This is going to be a relatively short note focused on what is going on in Japan because of the news that Japan has ramped up its program of quantitative easing to new heights. Coming on the heels of the US Federal Reserve’s announcement that it would stop expanding its balance sheet with large scale asset purchases, the Bank of Japan’s announcement was music to the ears of Japanese equities investors. And shares in Japan promptly rose 4.8% on the news. The larger question, however, is whether QE is effective either at shaping future inflation or inflation expectations or at increasing nominal and real GDP. The evidence is equivocal. And so Japan presents a unique opportunity to see the limits of monetary policy tested.
This is an abbreviated post from our subscription series at Credit Writedowns Pro. Labor Day is behind us now and I intend to have a much more regular posting schedule going forward. But the lack of posts has given me some time to reflect on the global macro situation without the need to write about it on a daily basis. […]
Despite the title, this is not a mono-themed post but more of a highlight of recent news and data and their importance in interpreting the direction of the economy and potential effect on markets. I do want to concentrate on European and US data but I also have some data points from elsewhere. Full commentary at Credit Writedowns Pro
This is an abbreviated post from our subscription series at Credit Writedowns Pro. Today is the time to update you on how my 2014 surprises are faring and why. Just to remind you, the surprise list is based on Byron Wien’s list of ten surprises which he has been conducting for the last thirty years. Surprises are events to which […]
By Edward Hugh There has been lot’s of debate in the press and in academic circles over the last week or so about whether Italy’s latest contraction constitutes a triple dip recession or simply a continuation of what’s been going on over many many years. This is an interesting theoretical nicety, but in fact what is happening in Italy at […]
Japan needs deep seated cultural changes, especially ones directed to greater female empowerment and more openness towards immigration. Japan needs a series of structural reforms – like those under discussion around the third arrow – but these would be to soften the blow of workforce and population decline, not an attempt to run away from it. Monetary policy has its limits. As Martin Wolf so aptly put it, “you can’t print babies”.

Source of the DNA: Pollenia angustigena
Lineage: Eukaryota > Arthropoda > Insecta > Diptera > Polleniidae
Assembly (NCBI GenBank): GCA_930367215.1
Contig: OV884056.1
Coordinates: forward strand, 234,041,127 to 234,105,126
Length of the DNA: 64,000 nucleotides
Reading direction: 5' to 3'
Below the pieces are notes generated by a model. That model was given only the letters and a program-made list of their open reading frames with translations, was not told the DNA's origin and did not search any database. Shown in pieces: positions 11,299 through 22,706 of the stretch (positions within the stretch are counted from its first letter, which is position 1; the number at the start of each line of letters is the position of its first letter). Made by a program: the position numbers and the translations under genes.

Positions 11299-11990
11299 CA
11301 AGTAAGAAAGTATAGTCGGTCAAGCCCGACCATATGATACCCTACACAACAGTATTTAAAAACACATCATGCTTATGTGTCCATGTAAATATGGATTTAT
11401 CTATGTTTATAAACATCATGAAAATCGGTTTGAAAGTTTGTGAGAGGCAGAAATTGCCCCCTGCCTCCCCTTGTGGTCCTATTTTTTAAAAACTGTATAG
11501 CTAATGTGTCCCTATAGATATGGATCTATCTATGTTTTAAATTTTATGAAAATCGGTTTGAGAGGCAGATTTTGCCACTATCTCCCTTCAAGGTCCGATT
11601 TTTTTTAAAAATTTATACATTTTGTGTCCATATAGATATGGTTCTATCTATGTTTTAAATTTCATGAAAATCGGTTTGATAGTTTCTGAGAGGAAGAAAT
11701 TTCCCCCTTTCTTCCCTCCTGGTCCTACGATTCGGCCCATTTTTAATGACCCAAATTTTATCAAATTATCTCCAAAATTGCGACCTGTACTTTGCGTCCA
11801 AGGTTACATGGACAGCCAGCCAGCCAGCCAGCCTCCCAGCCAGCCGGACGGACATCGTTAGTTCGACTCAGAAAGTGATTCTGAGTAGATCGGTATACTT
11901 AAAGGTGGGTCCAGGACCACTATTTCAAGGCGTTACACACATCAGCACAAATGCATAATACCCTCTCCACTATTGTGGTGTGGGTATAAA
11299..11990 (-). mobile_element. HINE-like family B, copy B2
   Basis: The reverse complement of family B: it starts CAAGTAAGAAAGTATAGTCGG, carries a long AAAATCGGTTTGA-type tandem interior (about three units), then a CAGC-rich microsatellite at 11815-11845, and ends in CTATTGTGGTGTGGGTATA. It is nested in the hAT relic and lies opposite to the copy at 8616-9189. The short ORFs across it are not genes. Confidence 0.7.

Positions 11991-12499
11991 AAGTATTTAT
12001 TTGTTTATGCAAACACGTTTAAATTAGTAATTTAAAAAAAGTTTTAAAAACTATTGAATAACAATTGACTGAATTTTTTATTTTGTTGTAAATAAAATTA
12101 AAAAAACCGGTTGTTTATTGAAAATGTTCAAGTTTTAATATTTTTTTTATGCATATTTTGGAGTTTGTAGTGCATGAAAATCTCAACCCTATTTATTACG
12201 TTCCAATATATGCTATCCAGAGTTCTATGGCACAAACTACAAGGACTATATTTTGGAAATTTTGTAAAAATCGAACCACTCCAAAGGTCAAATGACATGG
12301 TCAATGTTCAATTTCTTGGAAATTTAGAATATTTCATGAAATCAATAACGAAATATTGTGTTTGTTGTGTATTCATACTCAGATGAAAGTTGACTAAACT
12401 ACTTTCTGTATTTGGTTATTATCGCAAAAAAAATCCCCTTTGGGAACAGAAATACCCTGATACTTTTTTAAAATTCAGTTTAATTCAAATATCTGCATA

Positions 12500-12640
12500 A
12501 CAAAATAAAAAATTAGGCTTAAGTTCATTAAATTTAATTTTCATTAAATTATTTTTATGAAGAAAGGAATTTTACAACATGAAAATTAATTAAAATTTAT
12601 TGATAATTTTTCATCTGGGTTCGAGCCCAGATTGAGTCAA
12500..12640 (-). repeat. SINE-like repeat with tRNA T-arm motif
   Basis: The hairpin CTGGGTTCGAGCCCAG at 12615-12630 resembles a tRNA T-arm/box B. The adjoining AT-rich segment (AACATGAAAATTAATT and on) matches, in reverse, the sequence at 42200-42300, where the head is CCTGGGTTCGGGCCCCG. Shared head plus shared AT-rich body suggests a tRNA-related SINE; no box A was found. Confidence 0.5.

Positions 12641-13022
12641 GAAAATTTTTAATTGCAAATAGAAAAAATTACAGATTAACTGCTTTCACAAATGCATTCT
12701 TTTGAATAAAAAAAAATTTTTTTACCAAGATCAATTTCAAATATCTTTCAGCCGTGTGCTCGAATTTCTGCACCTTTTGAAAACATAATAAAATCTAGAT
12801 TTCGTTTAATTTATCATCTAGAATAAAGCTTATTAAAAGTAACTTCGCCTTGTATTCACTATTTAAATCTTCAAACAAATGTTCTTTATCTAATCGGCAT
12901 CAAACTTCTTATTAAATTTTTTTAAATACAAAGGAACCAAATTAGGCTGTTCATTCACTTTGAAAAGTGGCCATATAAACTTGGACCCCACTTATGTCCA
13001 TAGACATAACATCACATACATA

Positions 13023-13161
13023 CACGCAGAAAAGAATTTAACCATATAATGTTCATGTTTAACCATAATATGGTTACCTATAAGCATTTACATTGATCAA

Russia is signalling de-escalation in Ukraine, at least on economics
The mobile battle is moving to India
The limited window on Abenomics is closing
The economic data out of the US and Spain yesterday were very good and support the idea that both of these economies are seeing recoveries that are accelerating. Some thoughts on the data below
The title here is a bit provocative I know. But it is really something I stole from an article about Stephen Roach’s view that I will use as a jumping off point for my Friday review.
Topics for today: Tail risk from Ukraine is increasing, giving rise to investment opportunity Argentina is still a basket case US housing will not add appreciably to a US growth acceleration I think the big news in the markets is still Ukraine. When I last wrote about the situation in Ukraine, I warned that, “It looks like we will get […]
Through the lens of someone looking at economies with rapidly ageing populations we can simply say that this problem arises because there isn’t any consumption to pull forward! Fisher’s interest theory was always valid, it is merely that in the context of a rapidly ageing population the consumption smoothing mechanism breaks for obvious and quite logical reasons. Quite simply, even in ZIRP you are not stealing a sufficient amount of “future” growth to kick-start the recovery because such future growth is not there.
By WIn Thin and Ilan Solot 1) The annexation of Crimea by Russia represents an important escalation of the crisis 2) China has re-emerged as a concern for markets 3) Turkish political tensions are rising again ahead of March 30 local elections 4) Brazil consumer inflation is accelerating, making central bank decisions more difficult going forward 5) Thai government may […]